The specimen figured represent the different characters of the pinnae and pinnules of this species. According to their position in the upper or lower part of the fronds, the pinnae are broader or narrower; the pinnules also, are of various length, and differently joined at the base; but the essential characters are preserved in all. The pinnae and pinnules are at right angle; the midrib always distinct, sometimes marked to the apex; the veins, oblique at first, more curved in reaching the borders, generally forking twice, are thin, and undulate. The separate leaflet at the right corner of the specimen seems, by its form, especially the acute apex, the thick costa, and the lateral veins merely forked, of a different character, and is, perhaps, referable to another species, though upon the same piece of shale. I found, among a lot of specimens received from Mr. W. Gurley, a large pinna with short obtuse pinnules, comparable by their form to
Callipteridium Sullivantii, but with the nervation of this species, the veins forking once near the base, and both branches once more near the borders; the midrib flat and broad on the lower surface, but thin and more prolonged on the upper side. The ultimate pinnule is short, triangular, obtuse. I refer the specimen to this species as a variety.

The general facies of this Fern is that of an
Alethopteris. As all the veins, except the basilar ones, are generally forking twice and curved, its place is with Callipteridium. Schimper remarks of this species that it resembles Alethopteris taeniopteroides, Bunb' y. But this last plant, as far as I know it, has none of the basilar veins attached to the rachis, and is, therefore, a Pecopteris, as seen also by its fructifications.

Habitat—Male's coal and Lee's creek coal, subconglomerate, Arks. Mr. Gurley's specimens are labeled Spring Creek, Ind.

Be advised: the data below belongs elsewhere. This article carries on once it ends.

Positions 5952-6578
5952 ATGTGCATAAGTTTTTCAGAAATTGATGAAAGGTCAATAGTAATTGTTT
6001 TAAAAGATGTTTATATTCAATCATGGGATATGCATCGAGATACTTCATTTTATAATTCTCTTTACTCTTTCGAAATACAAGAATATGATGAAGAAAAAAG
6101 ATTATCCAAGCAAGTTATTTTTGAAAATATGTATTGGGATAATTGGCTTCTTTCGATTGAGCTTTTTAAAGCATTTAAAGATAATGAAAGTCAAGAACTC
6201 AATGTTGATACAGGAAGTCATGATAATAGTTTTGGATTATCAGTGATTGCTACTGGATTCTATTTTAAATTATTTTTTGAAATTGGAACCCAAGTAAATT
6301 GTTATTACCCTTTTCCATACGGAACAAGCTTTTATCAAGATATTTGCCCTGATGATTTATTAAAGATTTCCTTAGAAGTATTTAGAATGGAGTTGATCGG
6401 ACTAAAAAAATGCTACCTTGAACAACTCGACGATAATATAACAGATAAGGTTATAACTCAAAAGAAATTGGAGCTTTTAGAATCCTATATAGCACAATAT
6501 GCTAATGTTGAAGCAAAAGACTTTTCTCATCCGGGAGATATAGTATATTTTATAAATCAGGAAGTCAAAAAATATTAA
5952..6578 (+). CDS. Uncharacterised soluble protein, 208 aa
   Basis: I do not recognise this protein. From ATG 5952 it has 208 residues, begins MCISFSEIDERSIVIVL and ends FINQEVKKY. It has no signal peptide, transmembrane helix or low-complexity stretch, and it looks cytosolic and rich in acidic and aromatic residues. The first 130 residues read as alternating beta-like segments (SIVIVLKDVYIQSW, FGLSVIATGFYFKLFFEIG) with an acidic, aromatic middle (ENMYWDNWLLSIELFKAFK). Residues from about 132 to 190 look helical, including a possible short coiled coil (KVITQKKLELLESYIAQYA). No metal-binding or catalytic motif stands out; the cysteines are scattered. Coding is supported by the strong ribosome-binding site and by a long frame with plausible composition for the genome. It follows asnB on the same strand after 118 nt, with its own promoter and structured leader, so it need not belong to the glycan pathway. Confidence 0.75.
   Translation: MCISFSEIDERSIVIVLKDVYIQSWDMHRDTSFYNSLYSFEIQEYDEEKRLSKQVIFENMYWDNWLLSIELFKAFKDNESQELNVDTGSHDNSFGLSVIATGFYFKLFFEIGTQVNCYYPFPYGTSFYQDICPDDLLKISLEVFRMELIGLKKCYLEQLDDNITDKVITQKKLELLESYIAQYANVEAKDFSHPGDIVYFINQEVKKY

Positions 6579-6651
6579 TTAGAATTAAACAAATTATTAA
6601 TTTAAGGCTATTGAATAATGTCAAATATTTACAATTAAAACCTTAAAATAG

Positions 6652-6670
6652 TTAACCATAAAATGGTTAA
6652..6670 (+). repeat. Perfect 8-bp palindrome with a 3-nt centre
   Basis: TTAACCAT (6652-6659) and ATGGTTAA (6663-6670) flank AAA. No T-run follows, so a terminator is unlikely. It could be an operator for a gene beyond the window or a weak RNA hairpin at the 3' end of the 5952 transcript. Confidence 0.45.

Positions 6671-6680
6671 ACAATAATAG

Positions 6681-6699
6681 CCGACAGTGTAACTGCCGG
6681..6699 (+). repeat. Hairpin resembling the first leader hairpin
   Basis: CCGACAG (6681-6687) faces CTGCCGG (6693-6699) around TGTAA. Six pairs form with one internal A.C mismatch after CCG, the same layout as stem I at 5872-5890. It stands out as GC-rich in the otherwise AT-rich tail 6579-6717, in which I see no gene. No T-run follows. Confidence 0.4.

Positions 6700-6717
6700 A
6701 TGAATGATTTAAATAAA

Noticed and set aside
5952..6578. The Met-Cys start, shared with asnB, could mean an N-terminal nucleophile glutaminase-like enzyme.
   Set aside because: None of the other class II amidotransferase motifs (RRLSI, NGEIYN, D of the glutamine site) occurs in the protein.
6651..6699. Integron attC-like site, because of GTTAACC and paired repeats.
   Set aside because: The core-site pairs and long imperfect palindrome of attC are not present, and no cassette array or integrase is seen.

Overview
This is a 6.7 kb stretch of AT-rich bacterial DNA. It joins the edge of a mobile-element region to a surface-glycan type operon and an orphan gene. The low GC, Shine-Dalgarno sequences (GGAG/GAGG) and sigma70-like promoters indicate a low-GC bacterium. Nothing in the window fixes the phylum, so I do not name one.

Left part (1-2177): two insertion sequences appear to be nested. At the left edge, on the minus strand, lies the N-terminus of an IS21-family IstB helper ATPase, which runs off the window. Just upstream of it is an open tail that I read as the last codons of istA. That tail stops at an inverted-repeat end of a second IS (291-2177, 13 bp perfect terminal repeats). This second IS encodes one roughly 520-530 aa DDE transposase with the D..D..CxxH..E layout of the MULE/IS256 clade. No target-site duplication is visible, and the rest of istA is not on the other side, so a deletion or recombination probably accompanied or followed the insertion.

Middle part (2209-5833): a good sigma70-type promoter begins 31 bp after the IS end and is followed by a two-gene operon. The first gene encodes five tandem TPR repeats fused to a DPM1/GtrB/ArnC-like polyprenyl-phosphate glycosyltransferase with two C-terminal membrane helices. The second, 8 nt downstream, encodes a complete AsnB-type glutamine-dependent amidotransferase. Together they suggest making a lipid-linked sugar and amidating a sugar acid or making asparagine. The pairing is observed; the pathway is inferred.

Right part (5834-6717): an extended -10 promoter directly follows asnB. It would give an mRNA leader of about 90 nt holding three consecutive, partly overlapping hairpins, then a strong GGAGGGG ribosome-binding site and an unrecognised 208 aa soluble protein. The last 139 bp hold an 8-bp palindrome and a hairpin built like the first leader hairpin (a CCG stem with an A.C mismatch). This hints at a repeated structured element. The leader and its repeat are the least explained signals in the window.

Pinnae large, linear, lanceolate near the apex to a small obtuse terminal leaftet; pinnules irregular in size and position, linear, obtuse, connate near the base, and oblique; or open, more or less distant, subspathulate, rounded to the point of attachment; medial nerve thick, abruptly dissolved below the apex; lateral veins thin, numerous, hidden into the thick epidermis, diverging in acute angle, forking once or twice, and moderately curved.

The pinnules are irregular in size, sometimes shorter in the middle of the pinnae, and as seen by the fragment
Plate XXXIII, f. 5, also very irregular in their position. Their size is equally variable, one to two centimeters long in the middle of the pinnae, five to seven millimeters broad. The substance of the plant is coriaceous. By this character and the broad middle nerve abruptly dissolved, it is related to Callipteridium Sullivantii and Callipteridium neuropteroides; but the midrib ascends higher, the surface of the leaflets is rough, and the veins, though quite as close, are a little stronger and less divided, generally immersed, rarely clear and distinct. The pinnules in the fragment Plate XXXIII, f. 5, narrowed and rounded to the point of attachment, are remarkably like those of a Neuropteris.

Habitat—Cannelton, Pa.; found only in fragments.

CALLIPTERIDIUM PARDEEI, Sp. nov., Plate XXVI, Fig. 2, 3.

Frond bi, tripinnatifid; primary pinnae triangular, rapidly narrowed and delloid to the apex; secondary divisions alternate or subopposite, open, the lower ones long, linear, lanceolate near the apex, the upper ones simpte, undulate, or entire, oblong, obtuse; medial nerve distinct to near the apex; veins in acute angle of divergence, stightly curved, generally twice forked.

In the two fragments,